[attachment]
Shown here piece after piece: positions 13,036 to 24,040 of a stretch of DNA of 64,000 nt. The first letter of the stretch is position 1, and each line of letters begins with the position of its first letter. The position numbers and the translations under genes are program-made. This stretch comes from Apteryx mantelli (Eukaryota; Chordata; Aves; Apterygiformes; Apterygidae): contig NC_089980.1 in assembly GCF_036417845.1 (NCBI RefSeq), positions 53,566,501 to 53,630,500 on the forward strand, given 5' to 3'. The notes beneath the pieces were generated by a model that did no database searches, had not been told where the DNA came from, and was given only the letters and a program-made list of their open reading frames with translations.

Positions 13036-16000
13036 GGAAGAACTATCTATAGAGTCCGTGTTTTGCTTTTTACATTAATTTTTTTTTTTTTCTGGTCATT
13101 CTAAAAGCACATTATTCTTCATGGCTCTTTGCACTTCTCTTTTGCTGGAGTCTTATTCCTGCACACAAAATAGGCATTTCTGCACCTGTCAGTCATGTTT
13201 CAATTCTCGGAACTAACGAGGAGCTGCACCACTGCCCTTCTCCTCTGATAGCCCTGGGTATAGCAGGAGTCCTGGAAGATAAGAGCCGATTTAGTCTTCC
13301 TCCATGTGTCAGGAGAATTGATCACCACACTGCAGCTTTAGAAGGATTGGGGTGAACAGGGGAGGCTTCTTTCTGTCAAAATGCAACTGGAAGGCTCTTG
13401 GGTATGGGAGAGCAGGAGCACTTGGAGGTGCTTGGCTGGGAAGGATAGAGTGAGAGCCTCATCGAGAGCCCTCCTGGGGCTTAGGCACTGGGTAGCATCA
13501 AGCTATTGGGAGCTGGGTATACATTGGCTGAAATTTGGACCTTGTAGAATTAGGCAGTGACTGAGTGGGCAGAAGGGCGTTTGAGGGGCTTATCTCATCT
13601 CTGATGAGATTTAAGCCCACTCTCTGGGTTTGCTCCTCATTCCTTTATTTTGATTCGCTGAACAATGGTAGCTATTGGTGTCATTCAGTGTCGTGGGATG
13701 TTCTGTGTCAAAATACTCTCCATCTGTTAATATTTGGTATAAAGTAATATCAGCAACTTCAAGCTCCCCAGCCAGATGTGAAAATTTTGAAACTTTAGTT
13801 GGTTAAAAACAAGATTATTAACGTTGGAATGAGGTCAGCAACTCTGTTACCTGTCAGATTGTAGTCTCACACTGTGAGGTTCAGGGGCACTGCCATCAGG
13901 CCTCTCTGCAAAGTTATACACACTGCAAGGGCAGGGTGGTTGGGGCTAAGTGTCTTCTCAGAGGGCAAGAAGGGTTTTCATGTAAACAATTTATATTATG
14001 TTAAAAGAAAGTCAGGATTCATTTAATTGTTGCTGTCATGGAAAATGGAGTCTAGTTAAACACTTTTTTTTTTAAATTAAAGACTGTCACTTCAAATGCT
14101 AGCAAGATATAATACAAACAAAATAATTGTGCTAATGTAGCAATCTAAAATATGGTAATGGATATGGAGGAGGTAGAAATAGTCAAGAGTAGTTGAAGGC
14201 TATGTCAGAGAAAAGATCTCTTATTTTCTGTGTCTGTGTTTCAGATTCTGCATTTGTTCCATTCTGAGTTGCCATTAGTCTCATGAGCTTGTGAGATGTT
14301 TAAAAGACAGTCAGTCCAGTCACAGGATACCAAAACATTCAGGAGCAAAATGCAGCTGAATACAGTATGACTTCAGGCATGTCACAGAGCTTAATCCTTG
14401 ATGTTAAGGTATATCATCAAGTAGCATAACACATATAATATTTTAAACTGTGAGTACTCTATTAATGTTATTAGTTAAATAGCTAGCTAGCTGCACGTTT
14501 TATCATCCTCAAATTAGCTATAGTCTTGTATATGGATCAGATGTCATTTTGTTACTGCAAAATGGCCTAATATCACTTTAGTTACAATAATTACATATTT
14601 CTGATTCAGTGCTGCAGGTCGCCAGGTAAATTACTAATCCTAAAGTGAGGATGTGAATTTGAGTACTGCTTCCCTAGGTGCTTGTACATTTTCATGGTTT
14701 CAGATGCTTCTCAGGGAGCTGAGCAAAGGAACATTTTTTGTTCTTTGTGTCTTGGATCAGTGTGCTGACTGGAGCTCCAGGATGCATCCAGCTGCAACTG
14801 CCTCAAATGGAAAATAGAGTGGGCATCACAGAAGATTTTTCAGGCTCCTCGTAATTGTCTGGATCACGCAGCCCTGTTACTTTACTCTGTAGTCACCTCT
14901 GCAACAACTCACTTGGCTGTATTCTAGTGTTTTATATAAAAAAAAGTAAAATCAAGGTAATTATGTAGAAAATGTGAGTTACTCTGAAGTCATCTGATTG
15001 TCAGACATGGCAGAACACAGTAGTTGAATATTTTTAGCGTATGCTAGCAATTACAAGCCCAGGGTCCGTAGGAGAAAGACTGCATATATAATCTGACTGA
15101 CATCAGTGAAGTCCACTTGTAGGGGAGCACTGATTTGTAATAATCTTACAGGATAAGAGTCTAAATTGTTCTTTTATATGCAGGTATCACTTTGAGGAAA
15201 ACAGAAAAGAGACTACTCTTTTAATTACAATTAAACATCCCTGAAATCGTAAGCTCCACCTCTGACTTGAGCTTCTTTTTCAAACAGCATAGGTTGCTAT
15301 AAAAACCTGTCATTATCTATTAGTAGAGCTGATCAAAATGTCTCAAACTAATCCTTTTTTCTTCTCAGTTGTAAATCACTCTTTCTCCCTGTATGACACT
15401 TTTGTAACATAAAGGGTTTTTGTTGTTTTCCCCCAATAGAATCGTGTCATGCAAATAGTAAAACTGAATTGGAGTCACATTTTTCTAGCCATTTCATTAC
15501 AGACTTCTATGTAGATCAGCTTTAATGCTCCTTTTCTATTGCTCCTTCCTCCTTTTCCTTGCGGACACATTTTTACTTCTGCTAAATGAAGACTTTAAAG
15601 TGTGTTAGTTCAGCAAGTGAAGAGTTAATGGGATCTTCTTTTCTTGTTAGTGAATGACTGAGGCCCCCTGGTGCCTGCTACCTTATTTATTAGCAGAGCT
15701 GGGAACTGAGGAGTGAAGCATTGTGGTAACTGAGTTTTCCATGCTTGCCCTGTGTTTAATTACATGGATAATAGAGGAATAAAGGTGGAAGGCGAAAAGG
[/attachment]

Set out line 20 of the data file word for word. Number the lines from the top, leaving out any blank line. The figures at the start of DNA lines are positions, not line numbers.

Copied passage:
14701 CAGATGCTTCTCAGGGAGCTGAGCAAAGGAACATTTTTTGTTCTTTGTGTCTTGGATCAGTGTGCTGACTGGAGCTCCAGGATGCATCCAGCTGCAACTG